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What Powerlifting’s Struggles Say About China’s Changing Gym Culture

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On paper, China should be the strongest country on earth.

For two decades, China has dominated the weightlifting platform at the Summer Olympic games. Team China has brought home no fewer than five gold medals in weightlifting since Athens 2000, posting at least one world record every time, to place it well clear of any other strongman nation. Videos of industry celebrities such as Lu Xiaojun high-bar squatting four times his bodyweight, or footage from the infamous government training camps, pump up China’s image as the land of the strongest.

However, powerlifting — a more widely practiced form of competitive lifting, with a visible international competitive scene — has by comparison failed to garner much momentum in China. The reasons for this failure, which center on a contrast in perceptions of strength and exercise, reveal some of Chinese society’s most deeply entrenched concepts.

While the name may bring to mind images of brawny men struggling to lift immensely heavy barbells, powerlifting is actually seen as a more accessible training style, due to its less technical lifts and simpler equipment. The standard powerlifting competition consists of three main events that will no doubt sound familiar whether or not you’ve never set foot in a gym before: the bench press, squat, and deadlift.

The sport first became popular in the West as a reliable means of improving one’s fundamental strength. This is what first brought me to the sport as a university student. The standard gym routine based on the pursuit of visually “larger” muscles seemed hollow to me, and I wanted a purer test of my capacity in the rack.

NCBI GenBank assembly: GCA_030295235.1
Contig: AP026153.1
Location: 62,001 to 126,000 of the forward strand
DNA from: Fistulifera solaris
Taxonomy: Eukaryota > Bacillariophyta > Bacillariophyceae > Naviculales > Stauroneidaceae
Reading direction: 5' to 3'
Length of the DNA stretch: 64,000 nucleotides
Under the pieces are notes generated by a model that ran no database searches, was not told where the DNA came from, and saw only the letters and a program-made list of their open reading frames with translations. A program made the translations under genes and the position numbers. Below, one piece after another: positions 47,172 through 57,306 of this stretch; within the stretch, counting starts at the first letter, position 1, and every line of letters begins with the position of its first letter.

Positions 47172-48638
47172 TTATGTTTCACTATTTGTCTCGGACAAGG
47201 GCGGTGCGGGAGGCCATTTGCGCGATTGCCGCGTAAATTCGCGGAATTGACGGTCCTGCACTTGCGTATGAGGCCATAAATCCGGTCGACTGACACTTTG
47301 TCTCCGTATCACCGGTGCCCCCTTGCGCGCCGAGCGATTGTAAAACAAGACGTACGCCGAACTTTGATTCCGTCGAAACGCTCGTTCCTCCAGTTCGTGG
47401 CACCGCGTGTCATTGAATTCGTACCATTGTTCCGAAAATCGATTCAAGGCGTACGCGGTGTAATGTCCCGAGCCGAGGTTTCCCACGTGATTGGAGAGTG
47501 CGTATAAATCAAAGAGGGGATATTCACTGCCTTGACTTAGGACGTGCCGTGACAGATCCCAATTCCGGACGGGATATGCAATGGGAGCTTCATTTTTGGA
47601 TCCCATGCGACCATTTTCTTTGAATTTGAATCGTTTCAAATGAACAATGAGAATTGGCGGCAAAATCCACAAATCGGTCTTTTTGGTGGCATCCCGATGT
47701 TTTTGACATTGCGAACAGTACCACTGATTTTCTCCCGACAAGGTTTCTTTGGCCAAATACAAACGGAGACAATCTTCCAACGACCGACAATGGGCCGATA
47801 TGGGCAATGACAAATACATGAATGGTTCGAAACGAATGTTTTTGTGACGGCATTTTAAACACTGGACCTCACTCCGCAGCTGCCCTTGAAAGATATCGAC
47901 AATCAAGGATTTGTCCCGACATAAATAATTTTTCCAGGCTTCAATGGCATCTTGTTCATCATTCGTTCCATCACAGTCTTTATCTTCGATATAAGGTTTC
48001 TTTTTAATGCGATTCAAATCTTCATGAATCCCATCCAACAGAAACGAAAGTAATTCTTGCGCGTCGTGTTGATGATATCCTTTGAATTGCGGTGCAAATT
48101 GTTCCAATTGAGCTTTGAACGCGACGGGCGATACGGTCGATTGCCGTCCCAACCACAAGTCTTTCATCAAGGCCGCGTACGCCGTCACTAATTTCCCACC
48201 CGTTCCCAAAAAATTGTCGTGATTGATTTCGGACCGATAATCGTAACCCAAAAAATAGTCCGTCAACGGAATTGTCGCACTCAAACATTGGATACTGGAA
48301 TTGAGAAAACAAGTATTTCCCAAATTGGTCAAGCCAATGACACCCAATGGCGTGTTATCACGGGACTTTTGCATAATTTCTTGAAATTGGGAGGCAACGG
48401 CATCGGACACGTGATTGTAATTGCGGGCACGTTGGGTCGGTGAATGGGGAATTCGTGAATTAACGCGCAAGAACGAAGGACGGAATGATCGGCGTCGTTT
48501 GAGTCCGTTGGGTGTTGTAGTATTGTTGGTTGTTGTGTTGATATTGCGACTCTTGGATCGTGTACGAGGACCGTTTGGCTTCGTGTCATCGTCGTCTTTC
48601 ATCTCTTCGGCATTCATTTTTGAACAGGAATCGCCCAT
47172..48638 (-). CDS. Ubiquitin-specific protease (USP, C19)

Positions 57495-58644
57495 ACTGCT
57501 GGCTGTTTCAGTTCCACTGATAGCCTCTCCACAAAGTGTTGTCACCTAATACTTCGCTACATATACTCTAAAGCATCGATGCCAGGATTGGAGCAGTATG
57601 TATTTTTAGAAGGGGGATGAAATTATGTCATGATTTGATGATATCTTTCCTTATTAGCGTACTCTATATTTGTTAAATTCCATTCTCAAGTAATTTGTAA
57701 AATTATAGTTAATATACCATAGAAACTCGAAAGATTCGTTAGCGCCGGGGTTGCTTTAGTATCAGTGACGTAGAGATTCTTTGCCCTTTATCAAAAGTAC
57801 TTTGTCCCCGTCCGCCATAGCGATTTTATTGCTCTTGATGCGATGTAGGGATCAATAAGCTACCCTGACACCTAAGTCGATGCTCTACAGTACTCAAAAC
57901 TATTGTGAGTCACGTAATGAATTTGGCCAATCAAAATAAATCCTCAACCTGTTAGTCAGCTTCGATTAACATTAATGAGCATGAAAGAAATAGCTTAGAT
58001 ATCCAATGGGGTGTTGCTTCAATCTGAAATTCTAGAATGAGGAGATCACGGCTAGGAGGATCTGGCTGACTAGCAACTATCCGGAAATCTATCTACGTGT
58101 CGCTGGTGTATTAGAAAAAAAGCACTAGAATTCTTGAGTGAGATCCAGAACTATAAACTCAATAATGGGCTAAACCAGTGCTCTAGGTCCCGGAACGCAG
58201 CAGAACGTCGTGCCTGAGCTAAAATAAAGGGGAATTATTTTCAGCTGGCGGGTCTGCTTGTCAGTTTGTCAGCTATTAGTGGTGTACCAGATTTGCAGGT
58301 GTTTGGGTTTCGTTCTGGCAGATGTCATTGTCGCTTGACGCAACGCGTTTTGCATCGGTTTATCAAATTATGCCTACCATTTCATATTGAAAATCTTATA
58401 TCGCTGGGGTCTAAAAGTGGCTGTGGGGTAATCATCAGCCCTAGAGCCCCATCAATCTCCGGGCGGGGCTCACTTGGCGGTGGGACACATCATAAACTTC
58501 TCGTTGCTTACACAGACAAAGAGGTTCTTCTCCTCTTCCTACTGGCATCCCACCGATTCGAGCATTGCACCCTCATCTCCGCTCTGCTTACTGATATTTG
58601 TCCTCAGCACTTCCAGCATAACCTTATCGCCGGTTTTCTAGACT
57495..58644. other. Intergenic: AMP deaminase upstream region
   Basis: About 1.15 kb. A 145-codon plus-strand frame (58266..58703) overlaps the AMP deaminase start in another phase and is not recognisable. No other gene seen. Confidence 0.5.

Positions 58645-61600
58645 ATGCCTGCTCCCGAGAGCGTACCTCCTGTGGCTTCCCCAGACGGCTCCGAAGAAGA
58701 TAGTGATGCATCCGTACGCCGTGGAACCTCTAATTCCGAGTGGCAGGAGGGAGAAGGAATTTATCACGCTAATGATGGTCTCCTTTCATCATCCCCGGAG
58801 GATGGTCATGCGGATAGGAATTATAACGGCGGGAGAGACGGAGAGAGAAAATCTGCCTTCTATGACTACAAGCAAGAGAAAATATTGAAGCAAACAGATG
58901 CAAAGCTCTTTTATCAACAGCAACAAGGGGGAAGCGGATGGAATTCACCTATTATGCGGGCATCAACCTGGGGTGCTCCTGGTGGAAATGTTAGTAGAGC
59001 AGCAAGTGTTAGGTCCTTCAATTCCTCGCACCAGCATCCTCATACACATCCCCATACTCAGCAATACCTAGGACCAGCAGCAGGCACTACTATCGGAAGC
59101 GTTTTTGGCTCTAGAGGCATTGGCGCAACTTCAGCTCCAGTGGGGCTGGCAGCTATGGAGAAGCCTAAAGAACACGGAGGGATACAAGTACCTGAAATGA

There are a number of reasons why the sport hasn’t taken hold in China.

In China, elderly people out walking at the break of dawn, swinging their arms to regulate their inner energy flows — or qi (气) — is a common sight. The qi phenomenon, derived from indigenous martial arts, continues to pervade all aspects of Chinese life along with other ancient representations such as the complementary but inseparable yin (阴) and yang (阳). The weight hall provides a modern theater for these philosophies to be practiced.

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“In Chinese culture, health and fitness depends on maintenance. In the West, it is based on exertion and improvement,” says Joshua Huang, a Shanghai-based competitive lifter and trainer.

Strenuous exercise such as lifting heavy weights, he adds, was not traditionally considered conducive to health, and the telltale signs of a good workout, like panting and sweating, also were not desirable.

Furthermore, physical strength was never as strong a prerequisite of masculinity as in the West. Professor Kam Louie of Hong Kong University first proposed the wen-wu dichotomy, in which erudition (文, pinyin: wen) was an equally viable route to becoming an “authentic man” as that of the warrior (武, pinyin: wu). According to Louie, this led to a lesser emphasis on physical prowess among men and more tempered views of external beauty and impressiveness, an attitude that has arguably survived today.